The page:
Is there an association between parental education level and the risk of malnutrition among children?

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In a recent study published in JAMA Network Open, researchers assessed the correlation between parental education level and the risk of malnutrition among children and parents.

Study: Association Between Parental Education and Simultaneous Malnutrition Among Parents and Children in 45 Low- and Middle-Income Countries. Image Credit: Raimunda-losantos/Shutterstock
Study: Association Between Parental Education and Simultaneous Malnutrition Among Parents and Children in 45 Low- and Middle-Income Countries. Image Credit: Raimunda-losantos/Shutterstock

Background

In the era of the United Nations' sustainable development goals (SDG), ending all types of malnutrition by 2030 is the top global health agenda. Due to the widespread prevalence of instances of underweight, stunting, and micronutrient deficiencies, low and middle-income countries (LMICs) are deemed as a top priority. To end hunger, progress toward the SDGs must be made, but the double burden of malnutrition (DBM) presents a new obstacle. Yet, research on how parental education affects the prevalence of DBM has not been conducted globally.

About the study

In the present study, researchers examined the correlation of parental education with the co-occurrence of malnutrition in parents and children.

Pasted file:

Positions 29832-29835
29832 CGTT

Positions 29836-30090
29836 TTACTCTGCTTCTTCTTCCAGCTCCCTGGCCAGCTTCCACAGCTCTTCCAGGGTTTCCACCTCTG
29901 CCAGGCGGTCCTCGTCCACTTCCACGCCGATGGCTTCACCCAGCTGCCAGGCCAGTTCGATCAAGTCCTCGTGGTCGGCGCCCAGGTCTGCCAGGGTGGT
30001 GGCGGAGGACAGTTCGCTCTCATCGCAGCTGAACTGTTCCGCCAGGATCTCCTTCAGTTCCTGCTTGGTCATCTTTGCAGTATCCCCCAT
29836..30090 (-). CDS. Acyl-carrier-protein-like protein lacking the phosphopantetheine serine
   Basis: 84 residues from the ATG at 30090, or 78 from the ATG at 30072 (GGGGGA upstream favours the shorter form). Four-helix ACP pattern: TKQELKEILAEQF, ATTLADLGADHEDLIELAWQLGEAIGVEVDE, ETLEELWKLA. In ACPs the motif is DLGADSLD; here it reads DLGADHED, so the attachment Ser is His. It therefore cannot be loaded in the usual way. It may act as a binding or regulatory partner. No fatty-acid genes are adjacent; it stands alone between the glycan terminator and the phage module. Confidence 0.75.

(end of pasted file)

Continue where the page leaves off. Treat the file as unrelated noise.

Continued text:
The team performed a cross-sectional analysis utilizing the most recent Directorate of Health Services (DHS) data recorded between 1 January 2010 and 31 December 2021. Using a comprehensive, standardized questionnaire, the cross-sectional surveys obtained socioeconomic, demographic, and health data related to parents and their children. Following are the eligibility requirements for the analytical sample: (1) children aged between zero and 59 months; (2) mothers who were not pregnant during the survey in the cohort involving mother-child pairs, and (3) valid height, weight, and hemoglobin measurements for the child a minimum of one measurement of their parents.

The primary outcomes involved DBM and all subtypes of DBM. DBM in mother-child pairings was described as the presence of a minimum of one type of malnutrition in the mother and her child. Similarly, DBM within father-child pairings was characterized as the simultaneous appearance of the child and paternal malnutrition. The team categorized DBM into four subtypes: (1) coexistence of overnutrition in the mother/father and undernutrition in the child; (2) coexistence of undernutrition in the mother/father and overnutrition in the child; (3) coexistence of overnutrition in both mother/father as well as the child; and (4) coexistence of undernutrition in the mother/father as well as the child.

The team determined parental education based on the highest educational level attained and the number of years spent in school. For each parent, a categorical variable was generated involving illiteracy or elementary, secondary, or tertiary education.

Results